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NCJRS Abstract

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NCJ Number: 221171 Find in a Library
Title: Graphic Impact: How To Illustrate Forensic Science in the Modern Courtroom
Journal: Evidence Technology Magazine  Volume:5  Issue:6  Dated:November/December 2007  Pages:30-34
Author(s): Steve Ryan; Rod Westbrook
Date Published: November 2007
Page Count: 5
Type: Report (Technical)
Format: Article
Language: English
Country: United States of America
Annotation: This article discusses the benefits, technology, and uses of computer software to create and present visual portrayals of evidence and crime scenes to judges and juries in the course of courtroom testimony and prosecutorial summations.
Abstract: Computer-generated visual presentations on a large screen can be useful in portraying complex forensic information to laypersons in a visually oriented society. The creation of a graphic presentation is relatively easy and cheap. The computer software used in creating graphic presentations either comes with most computers or can be downloaded free from the Internet. These programs include Microsoft PowerPoint, Apple Keynote, or Impress. This article contains a section on how to construct a slideshow with Microsoft PowerPoint. A section on the courtroom procedure for showing the slide presentation indicates that photographs of scenes and items are submitted to the court as evidence in traditional fashion, often as a group of exhibits for the investigator to review and affirm that they are fair and accurate depictions of the scene and/or items. After being admitted into evidence, following any defense queries, the prosecutor can ask if a slideshow was prepared using the photographs. With an affirmative response, the slideshow is then turned on and run for courtroom viewing, with the investigator acting as the narrator. Prior to taking the slideshow before the court, the courtroom layout should be studied and the setup rehearsed in order to ensure that courtroom personnel will have a clear view of the presentation. Presenting a computer-driven slideshow will require a projector; a large, freestanding screen; and a laptop computer loaded with the presentation software.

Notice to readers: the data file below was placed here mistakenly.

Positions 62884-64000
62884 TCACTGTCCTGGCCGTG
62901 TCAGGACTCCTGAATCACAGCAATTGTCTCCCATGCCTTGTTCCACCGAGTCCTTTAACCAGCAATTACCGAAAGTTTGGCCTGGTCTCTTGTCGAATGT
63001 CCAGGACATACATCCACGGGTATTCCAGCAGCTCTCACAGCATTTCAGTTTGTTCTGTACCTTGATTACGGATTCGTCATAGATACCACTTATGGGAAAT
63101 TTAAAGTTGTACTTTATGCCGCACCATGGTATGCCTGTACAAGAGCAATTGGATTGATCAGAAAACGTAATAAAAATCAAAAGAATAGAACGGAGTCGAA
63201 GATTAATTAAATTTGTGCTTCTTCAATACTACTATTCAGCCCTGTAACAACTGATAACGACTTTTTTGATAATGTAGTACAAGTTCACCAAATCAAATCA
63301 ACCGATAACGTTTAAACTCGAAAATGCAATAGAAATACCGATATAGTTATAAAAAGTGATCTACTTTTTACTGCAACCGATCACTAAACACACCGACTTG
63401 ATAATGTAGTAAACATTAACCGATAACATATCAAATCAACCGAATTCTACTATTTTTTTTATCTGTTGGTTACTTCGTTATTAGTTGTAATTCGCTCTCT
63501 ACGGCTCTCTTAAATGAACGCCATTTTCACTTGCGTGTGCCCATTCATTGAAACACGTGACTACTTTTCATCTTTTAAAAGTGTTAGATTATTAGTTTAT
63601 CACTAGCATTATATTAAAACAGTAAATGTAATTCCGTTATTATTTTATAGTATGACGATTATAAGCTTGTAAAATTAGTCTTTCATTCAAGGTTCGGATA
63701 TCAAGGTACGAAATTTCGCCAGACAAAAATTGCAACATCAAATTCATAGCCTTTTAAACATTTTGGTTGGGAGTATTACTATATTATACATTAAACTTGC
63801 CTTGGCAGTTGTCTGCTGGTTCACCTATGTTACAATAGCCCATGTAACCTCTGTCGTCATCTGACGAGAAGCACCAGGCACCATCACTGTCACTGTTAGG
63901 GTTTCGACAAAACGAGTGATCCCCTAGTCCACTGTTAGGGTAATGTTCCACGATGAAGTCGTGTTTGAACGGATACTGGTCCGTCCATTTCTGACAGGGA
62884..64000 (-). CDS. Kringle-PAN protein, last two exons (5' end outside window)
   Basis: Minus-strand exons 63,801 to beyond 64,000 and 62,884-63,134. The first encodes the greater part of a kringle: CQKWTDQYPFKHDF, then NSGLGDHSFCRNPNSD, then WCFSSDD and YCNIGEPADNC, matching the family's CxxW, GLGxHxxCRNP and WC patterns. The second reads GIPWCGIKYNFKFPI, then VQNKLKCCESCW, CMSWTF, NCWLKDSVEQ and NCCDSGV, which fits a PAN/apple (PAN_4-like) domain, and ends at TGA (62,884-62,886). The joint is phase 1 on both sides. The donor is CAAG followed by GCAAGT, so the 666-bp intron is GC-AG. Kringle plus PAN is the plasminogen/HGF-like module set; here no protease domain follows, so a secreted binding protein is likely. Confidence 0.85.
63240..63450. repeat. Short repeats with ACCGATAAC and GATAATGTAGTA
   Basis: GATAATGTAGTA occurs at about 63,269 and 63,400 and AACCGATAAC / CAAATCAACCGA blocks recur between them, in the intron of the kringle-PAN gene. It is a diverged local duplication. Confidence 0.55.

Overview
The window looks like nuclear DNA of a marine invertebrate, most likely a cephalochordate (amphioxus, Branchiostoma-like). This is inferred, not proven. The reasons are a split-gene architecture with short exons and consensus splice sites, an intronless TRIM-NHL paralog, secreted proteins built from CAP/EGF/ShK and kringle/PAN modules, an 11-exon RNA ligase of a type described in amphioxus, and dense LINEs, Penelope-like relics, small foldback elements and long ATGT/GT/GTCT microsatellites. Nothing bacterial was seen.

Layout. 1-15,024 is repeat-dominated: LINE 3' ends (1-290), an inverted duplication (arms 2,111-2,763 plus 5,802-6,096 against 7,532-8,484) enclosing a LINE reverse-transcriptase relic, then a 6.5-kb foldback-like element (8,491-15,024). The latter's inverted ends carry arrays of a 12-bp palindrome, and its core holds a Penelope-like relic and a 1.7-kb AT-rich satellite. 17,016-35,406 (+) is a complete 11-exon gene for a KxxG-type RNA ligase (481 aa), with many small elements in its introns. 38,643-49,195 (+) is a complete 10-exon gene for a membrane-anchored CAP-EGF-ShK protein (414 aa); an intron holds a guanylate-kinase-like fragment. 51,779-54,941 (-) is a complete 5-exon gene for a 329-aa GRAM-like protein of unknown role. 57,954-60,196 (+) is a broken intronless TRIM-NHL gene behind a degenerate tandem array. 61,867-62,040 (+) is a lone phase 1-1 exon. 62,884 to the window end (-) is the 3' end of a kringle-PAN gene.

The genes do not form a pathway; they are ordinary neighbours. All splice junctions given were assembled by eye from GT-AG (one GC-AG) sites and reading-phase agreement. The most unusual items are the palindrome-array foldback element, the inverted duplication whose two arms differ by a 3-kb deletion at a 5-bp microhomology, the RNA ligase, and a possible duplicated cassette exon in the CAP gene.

Main Term(s): Criminology
Index Term(s): Audiovisual aids; Computer aided operations; Computer software; Evidence; Expert witnesses; Forensic sciences; Scientific testimony; Trial procedures; Visual communications
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